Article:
July Sightings 2018

As I begin to write this month’s account of Cambridge wildlife, we had thunder and the first rain since the end of April, nearly 3 complete months. However, about 20 minutes of rain will do little for the yellow grass and nothing at all for my allotment. Chris reports Strawberry Clover (Trifolium fragiferum) coming into flower at the beginning of Wimbledon on Jesus Green. It has been present there for at least 26 years and is always more obvious in a hot summer, as it is very drought resistant. Then, in a ditch at Great Kneighton, Trumpington, Cotton Grass (Eriophorum angustifolium), which is normally found in acid bog habitat, was fruiting well in a ditch – clearly planted during the development of the site.

Strawberry Clover  Chris Preston


Cotton Grass        Alan Leslie



I have had several reports of beasties which seem to be moving north, as the climate warms. The Horse-chestnut Leaf Miner (Cameraria ohridella) is the 4mm invasive Moth that is doing all the leaf damage to our conker trees. It was first reported in the UK in 2002 in Wimbledon, and has since spread north, south and west to most of England and parts of Wales. In continental Europe, it was estimated to have spread at 60 km/yr.  This pest has only a minimal effect on host tree vigour but causes very unsightly damage. A Jersey Tiger Moth was reported from Trumpington and again, these appear to be extending northwards. One was spotted by my 4 year old granddaughter, Rosa, in Tonbridge Kent.

Horse-chestnut Leaf Miner

Paul Rule

Jersey Tiger Moth      Rosa Williams

Ben’s Tree Lichen Beauty Moth has previously been known as a summer migrant, but may now be breeding in UK.

Tree Lichen Beauty               Ben Greig

Then Garret reports a Plane Tree Bug (Arocatus longiceps) from Jesus Green. Another recent immigrant to UK, it was first noted in 2007 and is now abundant on plane trees in parts of London

Plane Tree Bug

Guy reports successful Kestrel breeding: 4 youngsters fledged from the box on Stourbridge Common and at least 3 on Sheep’s Green. Swifts are also doing well – In Newnham the maximum number of adults seen was 12, with 4 nesting pairs. CCTV shows an older larger chick spreading its wings and doing press-ups in readiness for the long flight ahead. The Newnham heronry is alive with yelps and clacking beaks as the adults fly in with food. Jill’s second brood of Robins is now being fed, thankfully with masses of cabbage white caterpillars available for them. A glimpse of a Kingfisher at Grantchester Meadows and the sight of a Common Tern fishing there were bonuses for swimmers and punters. Swans with seven cygnets were doing well, though may be threatened by the Pike in the Cam: one 40 cm pike was seen along Garret Hostel Lane.  Other birds included Nuthatch and Grey Wagtail at Byron’s Pool, Tawny Owls, Buzzards, Long Tailed Tits,  oversexed Wood Pigeons, a Green Woodpecker (heard but not seen), 2 Hobbies and a Red Kite. At the Sewage Works (aka Anglian Water Recycling Works!) I noted Black Headed Gulls, a pair of Stock Doves, a Pied Wagtail and about 200 roosting Starlings. This was a fascinating visit, where I learned how they process about 1300 litres/sec (a decent-sized river), produce enough Methane to generate 40% of their electricity, sell the sewage sludge for fertiliser and then return the water to the Cam.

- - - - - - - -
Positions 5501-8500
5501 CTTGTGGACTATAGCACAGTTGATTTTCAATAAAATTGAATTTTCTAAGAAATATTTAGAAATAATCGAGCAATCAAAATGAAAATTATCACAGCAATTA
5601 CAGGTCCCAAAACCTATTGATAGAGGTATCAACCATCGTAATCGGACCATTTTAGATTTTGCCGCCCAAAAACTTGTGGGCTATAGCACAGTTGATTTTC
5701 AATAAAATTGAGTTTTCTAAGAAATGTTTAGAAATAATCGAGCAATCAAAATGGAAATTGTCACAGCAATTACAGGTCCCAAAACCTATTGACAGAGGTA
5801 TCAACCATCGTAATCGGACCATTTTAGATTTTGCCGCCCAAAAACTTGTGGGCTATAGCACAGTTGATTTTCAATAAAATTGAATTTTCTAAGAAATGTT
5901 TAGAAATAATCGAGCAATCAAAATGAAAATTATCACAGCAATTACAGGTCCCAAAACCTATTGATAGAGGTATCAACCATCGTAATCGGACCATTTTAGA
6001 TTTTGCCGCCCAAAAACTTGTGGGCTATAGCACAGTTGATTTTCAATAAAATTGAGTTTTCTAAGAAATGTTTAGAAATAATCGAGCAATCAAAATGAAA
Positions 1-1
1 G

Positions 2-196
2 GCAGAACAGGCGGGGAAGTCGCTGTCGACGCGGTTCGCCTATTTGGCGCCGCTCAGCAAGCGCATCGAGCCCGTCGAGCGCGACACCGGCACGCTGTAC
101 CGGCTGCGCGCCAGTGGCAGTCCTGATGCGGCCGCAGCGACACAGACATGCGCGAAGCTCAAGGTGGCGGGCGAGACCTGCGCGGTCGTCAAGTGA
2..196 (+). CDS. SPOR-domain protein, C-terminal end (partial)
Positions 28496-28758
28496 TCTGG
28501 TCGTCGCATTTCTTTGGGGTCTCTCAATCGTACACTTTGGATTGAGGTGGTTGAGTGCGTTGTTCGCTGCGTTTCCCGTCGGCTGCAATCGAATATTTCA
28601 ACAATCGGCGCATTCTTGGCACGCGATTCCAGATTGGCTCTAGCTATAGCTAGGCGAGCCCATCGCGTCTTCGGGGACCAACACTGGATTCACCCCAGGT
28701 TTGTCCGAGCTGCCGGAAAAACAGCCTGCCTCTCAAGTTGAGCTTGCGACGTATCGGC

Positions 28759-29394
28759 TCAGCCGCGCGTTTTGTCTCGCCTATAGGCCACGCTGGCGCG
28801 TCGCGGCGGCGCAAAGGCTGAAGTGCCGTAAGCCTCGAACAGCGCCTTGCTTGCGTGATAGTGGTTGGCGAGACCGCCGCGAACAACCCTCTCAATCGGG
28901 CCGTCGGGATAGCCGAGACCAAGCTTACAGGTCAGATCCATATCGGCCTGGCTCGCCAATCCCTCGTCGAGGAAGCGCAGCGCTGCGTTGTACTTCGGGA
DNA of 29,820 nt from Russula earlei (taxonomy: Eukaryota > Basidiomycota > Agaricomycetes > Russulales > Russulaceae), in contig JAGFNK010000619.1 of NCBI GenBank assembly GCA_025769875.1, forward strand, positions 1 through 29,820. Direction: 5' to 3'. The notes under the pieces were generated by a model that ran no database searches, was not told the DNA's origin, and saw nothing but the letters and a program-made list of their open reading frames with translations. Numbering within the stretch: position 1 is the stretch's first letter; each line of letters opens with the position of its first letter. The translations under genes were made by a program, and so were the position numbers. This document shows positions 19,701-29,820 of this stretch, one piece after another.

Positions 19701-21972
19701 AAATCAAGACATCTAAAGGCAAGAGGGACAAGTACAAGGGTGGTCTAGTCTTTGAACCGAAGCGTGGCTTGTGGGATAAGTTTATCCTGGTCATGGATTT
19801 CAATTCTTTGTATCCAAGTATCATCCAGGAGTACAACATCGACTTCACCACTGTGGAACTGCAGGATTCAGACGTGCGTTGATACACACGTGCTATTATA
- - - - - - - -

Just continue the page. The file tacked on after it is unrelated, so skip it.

Bill reports a Spruce tree full of new cones being attacked, probably by squirrels. Lots of animals must have struggled in this dry weather. Two Hedgehog introductions took place in Newnham this year. George appears to have wandered off, but Spike is still around and two infants were recently found on the pavement nearby. Even though fully spiked, at only 2.5 ozs, they were taken to the Shepreth Hedgehog Hospital for care and feeding.

Spruce cones Bill Block

Spikelet (Infant hedgehog) Jill Newcombe


Elephant Hawk Moths have been abundant this year and one Red Underwing Moth was seen. It has been an excellent year for both Large and Small White Butterflies. More unusually, Guy noted a White Letter Hairstreak and a Small Copper at Byron’s Pool. Small Blue, Holly Blue, Meadow Brown, Comma and Peacock butterflies were seen across the city. Then various reports of damsel and dragonflies. Duncan saw Brown Hawker, Southern Hawker, Ruddy Darter, recently emerged Common Darter, Emperor, Four Spot Chaser, Scarce Chaser and Black Tailed Skimmer all present along the Cam. Sue heard buzzing in her kitchen and found Buff-Tailed Bumble Bees using an old vent in the wall. Wasp mimic Hornet Hoverflies were noted by Martin. I had one comment about lots of Hornets, but I have seen none this year and very few wasps.

White Letter Hairstreak

                       Hornet Hoverfly


But how about these two pictures?!

Paul took this one of a female Glow Worm (Lampyris noctiluca) at Cherry Hinton chalk pit. These static flightless female beetles sit in the grass and supply landing lights for the males. (“Very hard to photograph if you want to shoot the glowing tail and the rest of the insect – a 5 second exposure with fill-in flash for these shots.”) The Wildlife Trust organises Glow Worm walks around the chalk pits.

And then Ben reports a female Gasteruption jaculator Wasp in Oxford Rd (with a wonderful white-tipped ovipositor and a great name).

    Gasteruption jaculator    Ben Greig

At the allotment, I found a dead Mole lying next to a Hare’s foot! I can only think that the hare was enough for the fox and this was the remains of dinner. Jill found a Grass Snake skin on the back porch, a reminder that reptiles (though cryptic) are still around. Blackberries are starting to ripen. After a brief thundery interlude, the drought looks ready to continue, but in Pam’s small pond, the Frogs are enjoying the cool water. Will it rain in August?

                                                   Frogs          Pam Gatrell